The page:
Food, money and lobsters: Valuing ecosystem services to align environmental management with Sustainable Development Goals

Ward, Michelle, Possingham, Hugh, Rhodes, Jonathan R. and Mumby, Peter (2017) Food, money and lobsters: Valuing ecosystem services to align environmental management with Sustainable Development Goals. Ecosystem Services, 29 56-69. doi:10.1016/j.ecoser.2017.10.023


Author Ward, Michelle
Possingham, Hugh
Rhodes, Jonathan R.
Mumby, Peter
Title Food, money and lobsters: Valuing ecosystem services to align environmental management with Sustainable Development Goals
Journal name Ecosystem Services   Check publisher's open access policy
ISSN 2212-0416
Publication date 2017-12-01
Year available 2017
Sub-type Article (original research)
DOI 10.1016/j.ecoser.2017.10.023
Open Access Status Not yet assessed
Volume 29
Start page 56
End page 69
Total pages 14
Place of publication Amsterdam, NX Netherlands
Publisher Elsevier
Language eng
Subject 2306 Global and Planetary Change
3305 Geography, Planning and Development
2303 Ecology
1101 Agricultural and Biological Sciences (miscellaneous)
2309 Nature and Landscape Conservation
2308 Management, Monitoring, Policy and Law
Abstract With over 1 billion people currently relying on the services provided by marine ecosystems – e.g. food, fibre and coastal protection – governments, scientists and international bodies are searching for innovative research to support decision-makers in achieving the Sustainable Development Goals (SDGs). Valuing past and present ecosystem services allows investigation into how different scenarios impact the SDGs, such as economic growth, sustainability, poverty and equity among stakeholders. This paper investigates the past and current value of the lobster fishery located in the Table Mountain National Park Marine Protected Area. It then uses InVEST to highlight future changes under different scenarios. While we found a significant decline in fishery value over the next ten years under all three scenarios, the exclusion of large-scale fisheries from the marine protected area seems to yield the most positive results in regard to South Africa's SDG commitments. This scenario has the potential to generate approximately 50% more revenue, while also producing the highest available protein to local communities, highest quantity of spawners and highest economic distribution to small-scale fisheries. It is clear through this research that valuing ecosystem services can enable a future of healthy economies, people and environments; the highly sought-after triple-bottom line.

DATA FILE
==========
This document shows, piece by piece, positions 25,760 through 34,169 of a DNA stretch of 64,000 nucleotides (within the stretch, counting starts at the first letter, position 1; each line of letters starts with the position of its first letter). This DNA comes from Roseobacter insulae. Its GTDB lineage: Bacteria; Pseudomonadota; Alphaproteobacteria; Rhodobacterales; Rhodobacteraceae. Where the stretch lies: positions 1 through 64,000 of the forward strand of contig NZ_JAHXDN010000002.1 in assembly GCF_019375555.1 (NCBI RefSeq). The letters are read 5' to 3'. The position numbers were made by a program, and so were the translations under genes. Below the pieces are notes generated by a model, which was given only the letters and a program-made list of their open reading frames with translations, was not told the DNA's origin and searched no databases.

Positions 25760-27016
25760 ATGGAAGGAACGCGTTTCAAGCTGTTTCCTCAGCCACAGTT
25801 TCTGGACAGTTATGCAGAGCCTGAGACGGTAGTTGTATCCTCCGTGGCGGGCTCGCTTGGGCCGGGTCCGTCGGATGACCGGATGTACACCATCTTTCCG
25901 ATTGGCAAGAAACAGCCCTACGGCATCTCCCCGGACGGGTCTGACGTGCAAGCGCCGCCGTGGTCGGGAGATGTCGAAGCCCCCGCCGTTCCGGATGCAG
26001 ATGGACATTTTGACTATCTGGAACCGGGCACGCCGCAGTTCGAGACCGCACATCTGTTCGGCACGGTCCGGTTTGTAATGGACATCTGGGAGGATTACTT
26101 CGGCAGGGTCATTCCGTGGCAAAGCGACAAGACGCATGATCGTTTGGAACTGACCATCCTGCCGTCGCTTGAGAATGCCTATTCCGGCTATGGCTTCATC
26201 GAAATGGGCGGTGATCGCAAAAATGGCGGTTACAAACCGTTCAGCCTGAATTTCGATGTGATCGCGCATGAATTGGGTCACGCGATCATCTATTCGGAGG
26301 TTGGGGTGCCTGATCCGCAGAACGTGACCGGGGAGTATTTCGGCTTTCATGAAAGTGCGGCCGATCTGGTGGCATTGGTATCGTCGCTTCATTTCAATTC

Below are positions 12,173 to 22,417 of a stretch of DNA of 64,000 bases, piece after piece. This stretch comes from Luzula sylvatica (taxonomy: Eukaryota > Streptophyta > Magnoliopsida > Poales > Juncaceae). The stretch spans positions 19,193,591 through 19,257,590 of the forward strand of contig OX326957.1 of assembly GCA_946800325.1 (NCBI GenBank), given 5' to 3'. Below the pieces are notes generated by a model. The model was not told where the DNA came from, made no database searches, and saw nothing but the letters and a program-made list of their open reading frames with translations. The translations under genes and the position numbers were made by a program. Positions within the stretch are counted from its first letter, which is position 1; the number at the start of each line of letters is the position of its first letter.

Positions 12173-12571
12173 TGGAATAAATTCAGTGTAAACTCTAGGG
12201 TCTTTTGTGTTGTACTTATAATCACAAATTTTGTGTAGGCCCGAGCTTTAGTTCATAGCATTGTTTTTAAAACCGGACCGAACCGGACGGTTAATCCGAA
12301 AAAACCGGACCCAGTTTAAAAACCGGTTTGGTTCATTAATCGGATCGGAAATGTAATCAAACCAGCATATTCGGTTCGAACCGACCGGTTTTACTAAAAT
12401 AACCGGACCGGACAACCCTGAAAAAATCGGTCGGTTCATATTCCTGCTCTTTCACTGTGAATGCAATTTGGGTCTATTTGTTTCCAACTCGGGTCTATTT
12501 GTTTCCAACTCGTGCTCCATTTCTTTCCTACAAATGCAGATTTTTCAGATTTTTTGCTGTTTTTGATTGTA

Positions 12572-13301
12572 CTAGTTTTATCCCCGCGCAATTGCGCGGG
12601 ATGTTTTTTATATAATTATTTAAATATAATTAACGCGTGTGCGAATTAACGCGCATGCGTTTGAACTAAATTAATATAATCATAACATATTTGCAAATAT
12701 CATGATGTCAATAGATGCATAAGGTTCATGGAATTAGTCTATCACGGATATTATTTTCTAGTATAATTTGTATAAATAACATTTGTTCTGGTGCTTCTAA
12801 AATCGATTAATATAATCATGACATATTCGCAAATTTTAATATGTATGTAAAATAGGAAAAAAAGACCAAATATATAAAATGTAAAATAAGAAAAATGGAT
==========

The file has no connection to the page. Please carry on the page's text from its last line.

Keyword Ecosystem services
InVEST
South Africa
Sustainable Development Goals
Q-Index Code C1
Q-Index Status Provisional Code
Institutional Status UQ

Document type: Journal Article
Sub-type: Article (original research)
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School of Earth and Environmental Sciences
 
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Created: Sun, 17 Dec 2017, 01:31:34 EST